The part of the bill that has attracted perhaps the most attention is the “sunset” clause, which states that, if the government or government ministers do nothing before 31 December 2023, then certain pieces of EU law will simply fall away. This includes EU derived secondary legislation, which means UK Regulations, as opposed to acts of parliament, derived from EU legislation. This includes legislation such as TUPE and the Working Time Regulations (WTR). This sounds alarming but is highly unlikely to happen in practice - there are extension provisions to June 2026 and beyond. Also, primary legislation, such as the Equality Act 2010, is unaffected.   

The Bill is complex and we will not attempt to summarise it here. However, we will briefly comment on the WTR and TUPE.

With regard to the WTR, the 48-hour working week has been referred to, but there is already an opt-out negotiated specifically by the UK and it has always been possible, and very frequent, for employees to agree to work more than the 48-hour week. The 48-hour restriction may be removed in its entirety for all employees, but in practice, this may not make as much difference as it seems. Any changes to paid holiday would probably be politically very unpopular because, although paid holiday was not statutory before the WTR, it was normal practice in the UK beforehand. Changing paid holiday would not really be interfering with an EU import, it would be changing a UK domestic tradition.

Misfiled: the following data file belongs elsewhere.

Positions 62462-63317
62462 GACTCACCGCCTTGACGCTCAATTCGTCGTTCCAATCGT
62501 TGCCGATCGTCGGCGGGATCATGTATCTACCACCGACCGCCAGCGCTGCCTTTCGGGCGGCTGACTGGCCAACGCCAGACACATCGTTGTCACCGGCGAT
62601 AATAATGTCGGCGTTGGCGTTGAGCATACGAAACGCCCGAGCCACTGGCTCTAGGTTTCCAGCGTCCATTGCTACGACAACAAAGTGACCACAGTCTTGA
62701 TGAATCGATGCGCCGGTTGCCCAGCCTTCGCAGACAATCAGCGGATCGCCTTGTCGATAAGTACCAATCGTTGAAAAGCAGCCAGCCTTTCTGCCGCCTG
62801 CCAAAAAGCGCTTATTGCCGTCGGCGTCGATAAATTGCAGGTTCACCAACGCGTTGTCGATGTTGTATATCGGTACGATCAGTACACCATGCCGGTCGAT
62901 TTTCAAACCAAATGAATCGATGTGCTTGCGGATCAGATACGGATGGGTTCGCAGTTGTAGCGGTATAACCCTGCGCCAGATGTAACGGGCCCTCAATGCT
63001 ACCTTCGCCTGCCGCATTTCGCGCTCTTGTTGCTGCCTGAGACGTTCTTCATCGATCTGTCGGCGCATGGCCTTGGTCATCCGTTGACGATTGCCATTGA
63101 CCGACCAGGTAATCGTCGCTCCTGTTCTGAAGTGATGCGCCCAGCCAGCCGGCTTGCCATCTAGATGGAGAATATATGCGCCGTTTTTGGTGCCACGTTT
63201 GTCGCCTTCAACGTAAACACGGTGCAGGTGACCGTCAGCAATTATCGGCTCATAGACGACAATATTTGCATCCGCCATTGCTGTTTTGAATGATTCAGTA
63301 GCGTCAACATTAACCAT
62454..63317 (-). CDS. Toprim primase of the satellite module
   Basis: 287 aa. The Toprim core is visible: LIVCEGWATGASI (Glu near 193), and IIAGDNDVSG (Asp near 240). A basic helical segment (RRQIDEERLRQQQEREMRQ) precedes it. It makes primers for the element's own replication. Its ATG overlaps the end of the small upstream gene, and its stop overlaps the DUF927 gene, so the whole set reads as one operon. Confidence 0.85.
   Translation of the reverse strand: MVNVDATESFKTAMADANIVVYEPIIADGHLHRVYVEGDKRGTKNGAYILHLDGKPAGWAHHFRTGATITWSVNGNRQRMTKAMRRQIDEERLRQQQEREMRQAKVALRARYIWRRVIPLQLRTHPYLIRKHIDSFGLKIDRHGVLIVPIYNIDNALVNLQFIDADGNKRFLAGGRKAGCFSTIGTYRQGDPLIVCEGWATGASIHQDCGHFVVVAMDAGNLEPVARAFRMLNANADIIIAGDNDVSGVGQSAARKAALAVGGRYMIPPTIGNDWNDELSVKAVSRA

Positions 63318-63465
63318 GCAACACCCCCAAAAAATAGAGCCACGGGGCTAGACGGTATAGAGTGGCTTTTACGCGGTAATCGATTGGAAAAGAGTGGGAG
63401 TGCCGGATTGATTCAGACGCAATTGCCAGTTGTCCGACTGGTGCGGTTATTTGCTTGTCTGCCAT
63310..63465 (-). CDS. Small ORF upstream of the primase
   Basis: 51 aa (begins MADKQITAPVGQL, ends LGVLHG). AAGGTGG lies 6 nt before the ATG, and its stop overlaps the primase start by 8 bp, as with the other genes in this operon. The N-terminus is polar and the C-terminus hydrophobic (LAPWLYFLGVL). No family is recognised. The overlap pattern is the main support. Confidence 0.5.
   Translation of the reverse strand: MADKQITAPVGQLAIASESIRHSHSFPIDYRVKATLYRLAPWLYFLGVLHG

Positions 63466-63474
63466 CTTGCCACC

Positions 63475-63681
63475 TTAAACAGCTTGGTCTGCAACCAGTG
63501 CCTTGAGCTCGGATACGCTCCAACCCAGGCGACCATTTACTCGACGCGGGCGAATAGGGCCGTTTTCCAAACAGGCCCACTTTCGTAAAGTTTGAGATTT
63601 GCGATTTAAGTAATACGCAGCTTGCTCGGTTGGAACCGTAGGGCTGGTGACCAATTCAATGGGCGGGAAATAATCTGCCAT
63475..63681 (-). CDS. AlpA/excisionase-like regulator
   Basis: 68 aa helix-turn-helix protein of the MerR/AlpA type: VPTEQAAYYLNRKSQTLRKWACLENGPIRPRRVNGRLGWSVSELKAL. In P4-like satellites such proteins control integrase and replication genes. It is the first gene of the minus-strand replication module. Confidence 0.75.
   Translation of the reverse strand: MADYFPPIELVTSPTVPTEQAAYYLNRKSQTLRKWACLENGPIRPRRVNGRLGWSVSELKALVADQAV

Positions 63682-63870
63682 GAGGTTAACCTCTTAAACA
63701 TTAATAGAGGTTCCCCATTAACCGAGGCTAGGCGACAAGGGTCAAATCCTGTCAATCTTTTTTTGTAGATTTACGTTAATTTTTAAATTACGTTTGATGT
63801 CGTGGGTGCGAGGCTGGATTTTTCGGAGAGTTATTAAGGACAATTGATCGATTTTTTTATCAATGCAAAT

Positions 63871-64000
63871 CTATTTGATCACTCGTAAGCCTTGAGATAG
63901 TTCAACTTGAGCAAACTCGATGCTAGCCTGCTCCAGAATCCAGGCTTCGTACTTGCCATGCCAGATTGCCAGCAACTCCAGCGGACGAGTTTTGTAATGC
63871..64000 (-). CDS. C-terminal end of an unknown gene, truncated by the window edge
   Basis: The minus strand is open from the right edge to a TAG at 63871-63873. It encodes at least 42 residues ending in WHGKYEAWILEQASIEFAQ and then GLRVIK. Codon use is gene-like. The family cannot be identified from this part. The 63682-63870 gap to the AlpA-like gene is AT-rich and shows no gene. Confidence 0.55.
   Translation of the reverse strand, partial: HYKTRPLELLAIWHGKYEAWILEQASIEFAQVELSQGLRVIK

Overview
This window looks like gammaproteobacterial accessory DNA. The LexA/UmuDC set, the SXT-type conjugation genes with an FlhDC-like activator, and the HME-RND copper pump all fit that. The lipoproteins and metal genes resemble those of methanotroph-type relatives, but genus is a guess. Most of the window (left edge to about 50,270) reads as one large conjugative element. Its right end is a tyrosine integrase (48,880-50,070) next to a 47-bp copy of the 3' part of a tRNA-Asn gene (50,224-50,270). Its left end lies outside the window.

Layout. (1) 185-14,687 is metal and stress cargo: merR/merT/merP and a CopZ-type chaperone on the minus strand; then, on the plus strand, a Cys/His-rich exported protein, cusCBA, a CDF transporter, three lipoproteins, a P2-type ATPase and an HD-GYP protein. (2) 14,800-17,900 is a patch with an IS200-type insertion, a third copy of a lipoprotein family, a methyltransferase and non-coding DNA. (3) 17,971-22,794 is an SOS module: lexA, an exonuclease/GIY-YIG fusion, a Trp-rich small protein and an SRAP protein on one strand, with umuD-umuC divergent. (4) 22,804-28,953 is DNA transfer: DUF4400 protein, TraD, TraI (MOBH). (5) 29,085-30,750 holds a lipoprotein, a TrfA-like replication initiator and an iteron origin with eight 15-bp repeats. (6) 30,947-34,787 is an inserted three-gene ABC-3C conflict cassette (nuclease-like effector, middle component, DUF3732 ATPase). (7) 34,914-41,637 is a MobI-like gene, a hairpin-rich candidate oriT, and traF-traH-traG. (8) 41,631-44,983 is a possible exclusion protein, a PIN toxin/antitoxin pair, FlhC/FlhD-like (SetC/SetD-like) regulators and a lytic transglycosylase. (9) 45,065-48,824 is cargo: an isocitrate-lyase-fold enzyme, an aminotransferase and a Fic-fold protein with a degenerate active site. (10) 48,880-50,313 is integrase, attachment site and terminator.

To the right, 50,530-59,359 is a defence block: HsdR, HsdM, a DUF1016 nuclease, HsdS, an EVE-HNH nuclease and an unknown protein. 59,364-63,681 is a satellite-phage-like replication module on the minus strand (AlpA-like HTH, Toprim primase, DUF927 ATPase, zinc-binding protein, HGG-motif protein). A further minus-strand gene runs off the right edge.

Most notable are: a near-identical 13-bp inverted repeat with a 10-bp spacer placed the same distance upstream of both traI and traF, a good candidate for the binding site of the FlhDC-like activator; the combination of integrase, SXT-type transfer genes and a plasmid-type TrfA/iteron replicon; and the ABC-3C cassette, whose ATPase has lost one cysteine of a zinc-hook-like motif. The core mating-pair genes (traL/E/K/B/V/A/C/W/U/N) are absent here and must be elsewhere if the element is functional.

The underlying principle of TUPE, where employees transfer to a new employer with all rights intact and protected, is very much EU derived, so theoretically this could be removed. TUPE is less high-profile than the WTR, so changes might be made without as much public focus. The TUPE principle has been part of UK employment law since 1981however, and the TUC would certainly notice any changes.  

There are parts of TUPE which are unpopular with employers and businesses, and which previous governments have looked at changing. The TUPE rule (which does have exceptions), that employment contracts cannot be changed after a TUPE transfer to harmonise the terms of conditions of incoming employees with existing employees, was reviewed in 2005, but the change was not taken forward because it would have been contrary to EU law. The rule regarding changing contracts on/after a TUPE transfer is therefore a possible candidate for change. 

It is still very early days and the government has given no real clues as to how it proposes to change employment law. We will be keeping everyone up to date with developments via our employment bulletins and blogs but we remain mostly in the dark about the government’s intentions.

This article was co-written with Trainee Solicitor–Apprentice Ellie Serridge. 

Related Practices

This document provides a general summary and is for information/educational purposes only. It is not intended to be comprehensive, nor does it constitute legal advice. Specific legal advice should always be sought before taking or refraining from taking any action.